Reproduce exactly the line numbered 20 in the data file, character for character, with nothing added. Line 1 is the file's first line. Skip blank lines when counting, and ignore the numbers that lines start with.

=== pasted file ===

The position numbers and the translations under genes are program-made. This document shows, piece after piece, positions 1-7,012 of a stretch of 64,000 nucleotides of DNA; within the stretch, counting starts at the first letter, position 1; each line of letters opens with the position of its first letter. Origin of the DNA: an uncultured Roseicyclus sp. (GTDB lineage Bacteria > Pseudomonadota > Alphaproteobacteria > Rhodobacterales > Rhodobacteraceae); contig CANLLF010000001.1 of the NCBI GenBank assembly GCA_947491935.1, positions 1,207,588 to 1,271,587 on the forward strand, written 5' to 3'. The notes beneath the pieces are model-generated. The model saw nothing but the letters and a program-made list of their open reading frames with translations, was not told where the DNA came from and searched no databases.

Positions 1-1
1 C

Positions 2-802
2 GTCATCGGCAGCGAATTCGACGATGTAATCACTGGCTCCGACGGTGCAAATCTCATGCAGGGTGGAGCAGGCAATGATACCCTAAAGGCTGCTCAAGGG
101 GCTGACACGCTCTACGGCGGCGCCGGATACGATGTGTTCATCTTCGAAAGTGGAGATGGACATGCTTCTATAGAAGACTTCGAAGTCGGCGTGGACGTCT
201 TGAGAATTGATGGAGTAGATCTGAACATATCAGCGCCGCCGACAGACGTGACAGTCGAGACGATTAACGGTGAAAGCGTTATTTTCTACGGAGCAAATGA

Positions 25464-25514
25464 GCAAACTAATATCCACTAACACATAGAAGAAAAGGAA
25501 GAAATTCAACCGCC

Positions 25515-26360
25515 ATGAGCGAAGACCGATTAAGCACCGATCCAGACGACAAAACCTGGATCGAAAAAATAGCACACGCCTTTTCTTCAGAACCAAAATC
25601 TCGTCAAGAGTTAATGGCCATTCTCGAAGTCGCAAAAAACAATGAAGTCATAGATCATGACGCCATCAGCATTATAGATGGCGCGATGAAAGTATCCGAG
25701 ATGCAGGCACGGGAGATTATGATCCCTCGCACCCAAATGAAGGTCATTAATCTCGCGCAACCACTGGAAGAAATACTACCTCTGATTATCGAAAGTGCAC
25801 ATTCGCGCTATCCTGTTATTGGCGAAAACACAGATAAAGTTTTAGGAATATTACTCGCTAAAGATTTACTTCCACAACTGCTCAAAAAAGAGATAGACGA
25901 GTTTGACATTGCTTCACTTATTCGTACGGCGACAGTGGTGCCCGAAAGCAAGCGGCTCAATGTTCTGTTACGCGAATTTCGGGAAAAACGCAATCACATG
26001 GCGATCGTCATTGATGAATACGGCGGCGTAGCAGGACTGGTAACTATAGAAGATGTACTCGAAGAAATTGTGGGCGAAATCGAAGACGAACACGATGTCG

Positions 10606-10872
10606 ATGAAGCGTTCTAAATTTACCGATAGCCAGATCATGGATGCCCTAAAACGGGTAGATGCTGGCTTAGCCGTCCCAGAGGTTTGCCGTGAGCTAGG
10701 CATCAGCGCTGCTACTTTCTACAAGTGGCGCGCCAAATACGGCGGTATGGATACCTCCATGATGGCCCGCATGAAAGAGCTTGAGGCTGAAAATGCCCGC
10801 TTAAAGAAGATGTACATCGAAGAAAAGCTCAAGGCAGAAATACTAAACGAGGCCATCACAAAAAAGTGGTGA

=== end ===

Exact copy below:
10701 CATCAGCGCTGCTACTTTCTACAAGTGGCGCGCCAAATACGGCGGTATGGATACCTCCATGATGGCCCGCATGAAAGAGCTTGAGGCTGAAAATGCCCGC